Right 16MHz crystal for ATMEGA328

I'm trying to do bare bone ATMEGA328 from this tutorial: Blinking led with Atmel studio – hdhprojects

I don't know fuses, I select arduino pro -> 5V 16MHz ATMEGA328 on arduino ide and hope it put them right? Also I skipped bootloader as I send sketch directly to board -> chip does work if put on UNO board (yay ^^)

But of course, it didn't work on bread board. I started to look bit more help and there was a lot stuff about fuses and full swing oscillators and stuff.

I used HC49/4H: https://www.mouser.fi/datasheet/2/445/830003240B-2005173.pdf and I dont have any idea is that fullswing...

I dont know where to even start looking for? everything else seems to be ok, but oscillator was easiest to start.

Let's see a schematic of what you have built.

As I have never done anything with resonators / oscillators, I followed tutorial physical connections as closely as possibly to see if its working (used that schematics:

only exception was 9,x kOhmh resistor to pull reset up, but that should be close enough.

Yeah, I always use 10k but 9k2 would work fine.

Can you post a photo of the physical layout?

I'm missing something rather essential int he schematic though: the power supply decoupling capacitors. They should be present on both Vdd pins and preferably on Aref as well. Use 100nf.

Sometimes with a non-starting ATmega it helps to put 100nF or 470nF between RST and GND so there's a brief delay in RST going high giving the power supply the possibility to stabilize before the ATmega starts.

Ill do when I get home.

I do have somewhat stable "lab power". but could try that capasitor between GND and reset

Don't forget those decoupling capacitors. Not having them is bad practice and can result in problems. Refer to the ATMega328 datasheet for design considerations and search for the Microchip/Atmel application note on crystal oscillator layout.

This resonator works for ATMEGA328 (I've tried it) and has inbuilt capacitors for the (resonant impedance I think its called?) micro processor clock. Might make life easier.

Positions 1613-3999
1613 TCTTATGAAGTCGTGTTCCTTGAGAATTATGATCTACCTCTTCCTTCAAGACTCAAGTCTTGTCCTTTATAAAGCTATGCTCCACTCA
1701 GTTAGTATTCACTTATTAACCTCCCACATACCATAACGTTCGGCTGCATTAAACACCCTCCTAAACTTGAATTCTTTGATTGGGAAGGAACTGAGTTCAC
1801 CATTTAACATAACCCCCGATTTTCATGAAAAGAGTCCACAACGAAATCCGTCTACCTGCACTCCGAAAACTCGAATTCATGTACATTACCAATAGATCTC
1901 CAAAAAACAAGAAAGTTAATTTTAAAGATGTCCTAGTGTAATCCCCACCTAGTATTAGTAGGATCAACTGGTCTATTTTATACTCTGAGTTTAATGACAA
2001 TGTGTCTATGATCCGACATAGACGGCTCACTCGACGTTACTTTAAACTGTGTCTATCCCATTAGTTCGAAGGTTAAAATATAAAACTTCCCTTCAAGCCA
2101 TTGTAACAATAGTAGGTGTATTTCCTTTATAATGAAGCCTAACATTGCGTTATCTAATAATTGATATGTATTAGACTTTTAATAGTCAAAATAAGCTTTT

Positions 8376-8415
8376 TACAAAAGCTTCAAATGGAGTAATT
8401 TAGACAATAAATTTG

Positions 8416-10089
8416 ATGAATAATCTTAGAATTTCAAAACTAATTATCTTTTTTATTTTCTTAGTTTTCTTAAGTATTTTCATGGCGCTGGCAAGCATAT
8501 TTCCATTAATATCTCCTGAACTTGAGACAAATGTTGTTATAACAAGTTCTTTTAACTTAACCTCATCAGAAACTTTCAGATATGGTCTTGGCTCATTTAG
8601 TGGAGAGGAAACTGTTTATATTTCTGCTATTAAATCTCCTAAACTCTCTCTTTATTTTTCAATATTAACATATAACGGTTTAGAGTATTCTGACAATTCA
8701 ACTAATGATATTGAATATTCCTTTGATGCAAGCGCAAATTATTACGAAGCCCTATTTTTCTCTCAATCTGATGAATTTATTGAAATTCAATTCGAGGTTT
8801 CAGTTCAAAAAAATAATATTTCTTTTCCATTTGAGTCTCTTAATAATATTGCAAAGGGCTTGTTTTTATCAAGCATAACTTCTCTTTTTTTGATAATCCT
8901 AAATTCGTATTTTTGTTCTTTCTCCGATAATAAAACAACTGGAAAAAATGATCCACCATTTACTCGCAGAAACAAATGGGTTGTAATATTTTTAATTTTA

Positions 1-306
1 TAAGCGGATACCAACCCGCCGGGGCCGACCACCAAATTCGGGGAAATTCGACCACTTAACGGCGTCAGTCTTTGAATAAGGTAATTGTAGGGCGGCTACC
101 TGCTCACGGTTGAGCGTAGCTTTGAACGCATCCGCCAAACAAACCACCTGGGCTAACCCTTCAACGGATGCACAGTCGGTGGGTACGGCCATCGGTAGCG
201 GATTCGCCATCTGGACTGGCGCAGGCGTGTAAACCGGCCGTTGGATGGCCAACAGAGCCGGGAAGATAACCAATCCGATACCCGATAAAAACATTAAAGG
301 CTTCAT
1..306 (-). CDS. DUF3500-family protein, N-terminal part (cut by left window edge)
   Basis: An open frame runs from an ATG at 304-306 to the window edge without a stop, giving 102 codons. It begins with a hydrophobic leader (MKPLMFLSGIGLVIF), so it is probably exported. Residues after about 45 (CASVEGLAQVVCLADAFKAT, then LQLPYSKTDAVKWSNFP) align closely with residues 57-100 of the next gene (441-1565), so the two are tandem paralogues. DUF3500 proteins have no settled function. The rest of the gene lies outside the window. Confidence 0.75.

Sure, but there's no reason any generic 16MHz crystal with appropriate load capacitors wouldn't work. The ATMega328 isn't very iffy about resonator choice. The 22pF capacitors used by OP are likely just fine.

Nick Gammon (gammon.au) has thorough tutorial on bare-boarding 328.
Definitely worth a read.

Always an excellent tutorial, but you really have to wonder "what's the point"?

Sure it gives you a warm feeling to do it (as the saying goes), but negligible practical advantage when a Pro Mini (clone) is ready to go, compact, reliable and in general, cheaper.

I would agree that the economic and neatness arguments probably win, and I do use clones, but personally, spending a couple of hours with a raw chip, burning a bootloader and flashing an LED was satisfying and educational.
I don't always want all the facilities of a development board and incorporating a raw chip into a project is sometimes better. Plus I've got a stash of ready to go 328's, bootloaded for my Uno boards when one gets too hot.

Sure, I overdid everything, new crystal and 22pF caps. Led has 330ohm resistor (~9mA)

and closeup

Ill check that out

Edit: wtf, it worked, I measured blinking voltage on pin 19... my led was "broken", I gave it DC Voltage up to 5V and it didnt burn at all, then it flashed and started to "work"... (its flickkering :smiley:

Sounds like a good result :slight_smile: